After seven years of planning and several delays, the Alfred D. Noyes Children's Center in Gaithersburg, a detention facility for juveniles awaiting trial or placement in a prison, is ready to open. It is the first such facility in Montgomery County.
The $1.2 million facility, named after the man who was a Montgomery County juvenile judge for 25 years and who originally proposed building the center, was officially dedicated recently and will begin housing juveniles in July.
The movement to build a detention facility in Montgomery County began in 1970, said Marion Mattingly of the county Juvenile Justice Committee, after Women on Watch, a women's lobby, issued a report that stressed the need of an additional detention center in suburban Maryland.
At that time, there was only the Thomas J. Waxter Children's Center in Anne Arundel County, near Laurel, and many Montgomery and Prince George's County youths were being sent to detention centers far from their homes.
"Waxter's was terribly overcrowded," Mattingly recalled. "Kids were literally sleeping on mattresses on floor."
After intense lobbying in Annapolis, Women's Watch succeeded in getting the governor to place $585,000 in the budget in 1970 for planning and construction of the center. Governor Marvin Mandel decreed that the center should be built within 16 months. But disagreements over how the facility should be designed and where to place it led to delays, Mattingly said.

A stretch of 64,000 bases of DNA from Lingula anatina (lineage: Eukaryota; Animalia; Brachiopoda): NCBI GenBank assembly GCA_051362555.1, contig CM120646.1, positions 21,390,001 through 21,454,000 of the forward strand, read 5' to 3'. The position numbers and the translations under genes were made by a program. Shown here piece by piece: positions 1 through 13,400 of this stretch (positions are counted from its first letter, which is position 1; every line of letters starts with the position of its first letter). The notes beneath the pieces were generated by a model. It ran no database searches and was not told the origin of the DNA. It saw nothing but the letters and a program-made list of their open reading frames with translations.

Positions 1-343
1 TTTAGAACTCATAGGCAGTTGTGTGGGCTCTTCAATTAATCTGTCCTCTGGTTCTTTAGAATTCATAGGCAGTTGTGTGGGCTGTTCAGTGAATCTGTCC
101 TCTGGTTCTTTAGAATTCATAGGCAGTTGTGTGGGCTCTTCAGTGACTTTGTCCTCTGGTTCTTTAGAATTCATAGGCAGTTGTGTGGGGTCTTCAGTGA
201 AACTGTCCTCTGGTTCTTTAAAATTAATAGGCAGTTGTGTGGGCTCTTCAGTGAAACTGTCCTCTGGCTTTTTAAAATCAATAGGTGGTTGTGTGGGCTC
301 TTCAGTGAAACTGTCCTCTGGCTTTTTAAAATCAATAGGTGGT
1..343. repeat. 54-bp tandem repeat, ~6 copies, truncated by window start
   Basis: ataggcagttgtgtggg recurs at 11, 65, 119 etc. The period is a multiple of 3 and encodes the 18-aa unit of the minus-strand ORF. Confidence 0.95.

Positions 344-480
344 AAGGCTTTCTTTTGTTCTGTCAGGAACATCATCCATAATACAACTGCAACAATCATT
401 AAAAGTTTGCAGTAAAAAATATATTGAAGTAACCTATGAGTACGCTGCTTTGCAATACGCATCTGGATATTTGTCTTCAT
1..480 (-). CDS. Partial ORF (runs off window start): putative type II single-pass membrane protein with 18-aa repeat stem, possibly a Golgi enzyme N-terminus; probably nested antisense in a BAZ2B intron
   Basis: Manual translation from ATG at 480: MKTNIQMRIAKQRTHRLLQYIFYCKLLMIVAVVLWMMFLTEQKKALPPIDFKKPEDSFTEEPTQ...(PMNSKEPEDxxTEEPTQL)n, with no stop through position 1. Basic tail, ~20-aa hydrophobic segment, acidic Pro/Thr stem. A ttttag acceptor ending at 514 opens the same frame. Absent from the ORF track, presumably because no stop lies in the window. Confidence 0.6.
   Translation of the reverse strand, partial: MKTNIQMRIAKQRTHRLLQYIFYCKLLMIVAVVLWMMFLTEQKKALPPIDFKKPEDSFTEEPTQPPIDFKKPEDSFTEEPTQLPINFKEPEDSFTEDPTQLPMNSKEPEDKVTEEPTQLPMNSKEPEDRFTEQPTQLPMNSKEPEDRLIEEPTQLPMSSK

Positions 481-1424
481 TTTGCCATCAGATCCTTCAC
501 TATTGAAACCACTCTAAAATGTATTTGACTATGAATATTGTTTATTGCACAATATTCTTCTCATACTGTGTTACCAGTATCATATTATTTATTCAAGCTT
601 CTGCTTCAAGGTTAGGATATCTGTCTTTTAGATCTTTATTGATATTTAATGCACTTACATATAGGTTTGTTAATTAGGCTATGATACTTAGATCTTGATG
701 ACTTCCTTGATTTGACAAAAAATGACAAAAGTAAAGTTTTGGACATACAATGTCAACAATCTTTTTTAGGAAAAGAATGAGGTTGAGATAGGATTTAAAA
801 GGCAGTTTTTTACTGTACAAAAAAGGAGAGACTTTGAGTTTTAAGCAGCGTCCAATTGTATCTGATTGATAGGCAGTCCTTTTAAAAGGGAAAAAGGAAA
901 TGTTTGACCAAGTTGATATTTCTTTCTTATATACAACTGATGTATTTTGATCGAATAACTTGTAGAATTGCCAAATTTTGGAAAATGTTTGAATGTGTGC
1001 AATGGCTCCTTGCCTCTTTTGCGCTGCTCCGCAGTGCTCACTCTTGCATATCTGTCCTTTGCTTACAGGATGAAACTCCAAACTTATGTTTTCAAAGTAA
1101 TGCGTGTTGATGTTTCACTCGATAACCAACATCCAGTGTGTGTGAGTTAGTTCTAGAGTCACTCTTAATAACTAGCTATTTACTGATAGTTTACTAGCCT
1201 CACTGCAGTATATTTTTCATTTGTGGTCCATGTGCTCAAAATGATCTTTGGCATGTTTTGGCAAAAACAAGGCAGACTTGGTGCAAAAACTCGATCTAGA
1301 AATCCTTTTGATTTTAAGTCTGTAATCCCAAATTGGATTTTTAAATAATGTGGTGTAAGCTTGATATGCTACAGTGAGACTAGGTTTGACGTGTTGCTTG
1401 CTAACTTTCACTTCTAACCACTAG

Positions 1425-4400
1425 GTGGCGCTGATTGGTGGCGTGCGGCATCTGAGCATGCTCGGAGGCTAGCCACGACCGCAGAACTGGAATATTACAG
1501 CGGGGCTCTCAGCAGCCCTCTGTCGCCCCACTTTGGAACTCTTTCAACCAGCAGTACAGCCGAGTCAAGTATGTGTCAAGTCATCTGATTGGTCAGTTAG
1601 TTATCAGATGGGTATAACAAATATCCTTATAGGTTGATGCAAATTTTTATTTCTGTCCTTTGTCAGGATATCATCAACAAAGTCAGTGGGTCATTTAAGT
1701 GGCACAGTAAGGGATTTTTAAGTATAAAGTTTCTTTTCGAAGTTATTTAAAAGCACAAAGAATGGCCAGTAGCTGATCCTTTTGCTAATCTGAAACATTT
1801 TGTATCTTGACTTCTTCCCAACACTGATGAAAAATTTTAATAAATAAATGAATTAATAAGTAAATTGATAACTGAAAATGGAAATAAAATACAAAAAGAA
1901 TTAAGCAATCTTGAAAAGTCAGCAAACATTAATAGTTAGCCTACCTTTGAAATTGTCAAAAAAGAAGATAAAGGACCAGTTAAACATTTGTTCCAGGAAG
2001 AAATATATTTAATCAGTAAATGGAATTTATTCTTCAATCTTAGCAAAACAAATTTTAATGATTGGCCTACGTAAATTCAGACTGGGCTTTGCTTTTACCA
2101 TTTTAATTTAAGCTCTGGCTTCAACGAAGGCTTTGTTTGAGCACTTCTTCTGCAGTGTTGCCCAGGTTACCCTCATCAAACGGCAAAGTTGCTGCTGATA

"We (Women's Watch) wanted a place that would properly serve children - not a jail," said Mattingly. Today, the facility is a two-story fenced-in brick structure on a six-acre plot at Shady Grove Road and Route 28. It has four wings and can house up to 30 boys and girls.
The land, donated by Montgomery County, is on the same site as the planned Regional Institute for Children, which will house emotionally and mentally disturbed youths.
The facility will be financed and run by the state Department of Juvenile Services and will also house youths from Alleghany, Frederick, Garrett and Washington Counties, according to Henry Nathan of the State Health Department.
Alfred D. Noyes, whose name the facility bears, is now retired and living in Barnesville.